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Double Your Money With Zero Investing Experience

By Adam Levy – Oct 28, 2021 at 5:34AM

Key Points

  • Take advantage of your tax-advantaged retirement savings.
  • Tax savings and a company contribution can double your money instantly.
  • This simple investing strategy will double your money over time.

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A few simple tricks can double your money quickly in some cases.

You might think you need to be some genius investor to double your money in just a few short years. But the reality is most people have an opportunity to double at least some of their money without any special investing knowledge.

Just by taking advantage of all the available benefits, you could easily double your money (or better) with the simplest of investing strategies. Here's how.

Ascending stacks of coins with little piggy banks on top of them.

Image source: Getty Images.

Check out your company retirement plan

If your employer offers a 401(k) with a company match, it'll be a lot easier to double your money.

Some companies match dollar for dollar up to a certain percentage of your paycheck. If that's your situation, all you have to do to double your money is contribute that amount to your 401(k). 

It's much more common, however, for the employer to match $0.50 for every dollar on a higher percentage of your paycheck. Still, a 50% return just for saving for retirement is nothing to sneeze at.

Get some instant earnings on your tax return

If you're taking advantage of your company's 401(k) match, you're probably already getting an instant return on investment of at least 50%. The government also wants you to save for retirement, so it'll reward you, too.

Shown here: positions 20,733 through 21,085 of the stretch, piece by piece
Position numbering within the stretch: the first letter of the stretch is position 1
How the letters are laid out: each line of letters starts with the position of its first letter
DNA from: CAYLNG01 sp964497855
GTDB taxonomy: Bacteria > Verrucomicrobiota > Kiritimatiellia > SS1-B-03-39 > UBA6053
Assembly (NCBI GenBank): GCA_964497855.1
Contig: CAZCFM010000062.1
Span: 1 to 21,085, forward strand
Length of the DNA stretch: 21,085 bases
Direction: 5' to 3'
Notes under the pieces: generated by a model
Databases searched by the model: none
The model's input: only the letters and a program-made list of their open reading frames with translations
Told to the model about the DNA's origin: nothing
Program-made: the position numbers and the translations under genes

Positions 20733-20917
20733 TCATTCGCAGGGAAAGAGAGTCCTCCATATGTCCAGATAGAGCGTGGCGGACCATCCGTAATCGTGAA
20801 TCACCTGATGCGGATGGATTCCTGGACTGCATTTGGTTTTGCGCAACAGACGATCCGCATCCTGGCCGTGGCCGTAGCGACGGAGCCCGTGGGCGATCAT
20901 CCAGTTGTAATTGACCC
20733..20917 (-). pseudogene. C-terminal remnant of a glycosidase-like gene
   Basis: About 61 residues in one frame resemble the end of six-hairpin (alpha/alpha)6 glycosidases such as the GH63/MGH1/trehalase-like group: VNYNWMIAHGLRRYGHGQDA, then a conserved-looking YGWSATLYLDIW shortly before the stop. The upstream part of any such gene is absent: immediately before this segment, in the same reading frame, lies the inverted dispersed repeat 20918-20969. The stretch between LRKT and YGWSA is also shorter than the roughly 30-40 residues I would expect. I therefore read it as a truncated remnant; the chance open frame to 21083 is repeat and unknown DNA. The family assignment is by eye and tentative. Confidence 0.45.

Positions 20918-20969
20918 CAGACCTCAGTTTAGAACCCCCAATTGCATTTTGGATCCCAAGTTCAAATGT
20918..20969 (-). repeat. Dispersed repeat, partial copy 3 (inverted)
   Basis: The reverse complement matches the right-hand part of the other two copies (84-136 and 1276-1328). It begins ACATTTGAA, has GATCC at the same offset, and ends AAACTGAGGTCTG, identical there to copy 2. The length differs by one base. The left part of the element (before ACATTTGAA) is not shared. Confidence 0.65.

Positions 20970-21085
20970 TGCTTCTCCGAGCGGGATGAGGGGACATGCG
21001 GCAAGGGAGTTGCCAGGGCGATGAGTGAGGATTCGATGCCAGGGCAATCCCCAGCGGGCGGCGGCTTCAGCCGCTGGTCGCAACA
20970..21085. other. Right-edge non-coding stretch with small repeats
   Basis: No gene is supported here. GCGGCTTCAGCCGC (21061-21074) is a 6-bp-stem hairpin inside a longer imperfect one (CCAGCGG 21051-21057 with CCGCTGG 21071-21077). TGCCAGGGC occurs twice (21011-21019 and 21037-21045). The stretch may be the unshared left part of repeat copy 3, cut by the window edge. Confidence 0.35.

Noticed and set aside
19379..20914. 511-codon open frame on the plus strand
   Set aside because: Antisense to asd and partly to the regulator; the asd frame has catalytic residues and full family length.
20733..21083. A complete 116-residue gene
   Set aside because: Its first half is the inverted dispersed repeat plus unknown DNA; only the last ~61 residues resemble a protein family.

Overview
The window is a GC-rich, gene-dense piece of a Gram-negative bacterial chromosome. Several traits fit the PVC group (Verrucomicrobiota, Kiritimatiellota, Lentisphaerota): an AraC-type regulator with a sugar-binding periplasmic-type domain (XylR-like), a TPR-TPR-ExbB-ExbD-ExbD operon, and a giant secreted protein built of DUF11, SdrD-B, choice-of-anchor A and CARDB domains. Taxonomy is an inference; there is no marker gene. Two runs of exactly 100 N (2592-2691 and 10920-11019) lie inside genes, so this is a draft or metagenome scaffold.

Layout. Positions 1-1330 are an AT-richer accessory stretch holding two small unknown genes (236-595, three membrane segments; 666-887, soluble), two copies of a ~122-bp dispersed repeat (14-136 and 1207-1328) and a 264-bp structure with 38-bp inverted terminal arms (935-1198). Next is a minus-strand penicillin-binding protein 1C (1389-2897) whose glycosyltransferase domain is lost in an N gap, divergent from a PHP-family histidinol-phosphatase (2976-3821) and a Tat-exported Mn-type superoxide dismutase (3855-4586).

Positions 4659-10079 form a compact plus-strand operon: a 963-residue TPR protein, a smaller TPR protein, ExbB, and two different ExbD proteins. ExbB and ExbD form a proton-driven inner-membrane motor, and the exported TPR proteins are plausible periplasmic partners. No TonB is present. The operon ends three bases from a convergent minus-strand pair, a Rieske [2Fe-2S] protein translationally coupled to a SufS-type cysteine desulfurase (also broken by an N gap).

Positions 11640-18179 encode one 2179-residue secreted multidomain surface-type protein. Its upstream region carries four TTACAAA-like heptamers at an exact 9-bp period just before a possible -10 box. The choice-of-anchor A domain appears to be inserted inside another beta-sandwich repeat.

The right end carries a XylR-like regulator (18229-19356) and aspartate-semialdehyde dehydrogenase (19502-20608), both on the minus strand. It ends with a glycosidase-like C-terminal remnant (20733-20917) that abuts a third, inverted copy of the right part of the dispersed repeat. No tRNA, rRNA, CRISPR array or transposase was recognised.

Contributions to a 401(k) or any other retirement account are tax deductible. That means you exclude them from your income when you do your taxes. For example, if you make an average salary in your mid-30s of around $58,000, that puts you solidly in the 22% tax bracket. That's an instant return on investment of 22%.

If you manage to save for retirement with a below-average income, the return can be even better. The government provides a credit for low-income households that contribute to a retirement account commonly referred to as the saver's credit.

If your adjusted gross income (AGI) is less than $33,000 as an individual or $66,000 as a married couple, you qualify for the saver's credit. This credit ensures you get at least a 22% return on your contribution in the form of deductions and credits, but it can go as high as 62% if you qualify for the 50% credit on your contribution.

Note that you can use the deduction from your retirement contributions to lower your AGI in order to qualify for the saver's credit.

So if you get a 50% matching contribution and qualify for the 50% saver's credit, you've already doubled your money. On top of that, you can take a tax deduction for the amount you contributed to retirement. And we haven't even actually invested a dime yet.

Invest in the simplest and cheapest option

Most 401(k) plans limit you to a few select ETFs and mutual funds. Fortunately, most plans include a good index fund or two. 

An index fund's sole purpose is to track the market returns. It typically does this by owning all of the stocks in the specified market index. So, if you buy an S&P 500 index fund, you're effectively buying a small piece of about 500 of the largest U.S. companies. If you buy a total stock market index fund, you're buying a small piece of over 3,000 companies.

The fees on index funds are generally lower than actively managed mutual funds or target-date funds, which are popular options in a 401(k).

As an early investor with limited experience, your goal should be to match the overall market returns. Investing in a broad-based index fund that tracks the S&P 500 or the total stock market is the simplest and most cost-effective way to do so.

The stock market average return is around 7% adjusted for inflation. Earning that return on your investment will double your money in about 10 years. All you have to do is wait.

Adam Levy has no position in any of the stocks mentioned. The Motley Fool has no position in any of the stocks mentioned. The Motley Fool has a disclosure policy.

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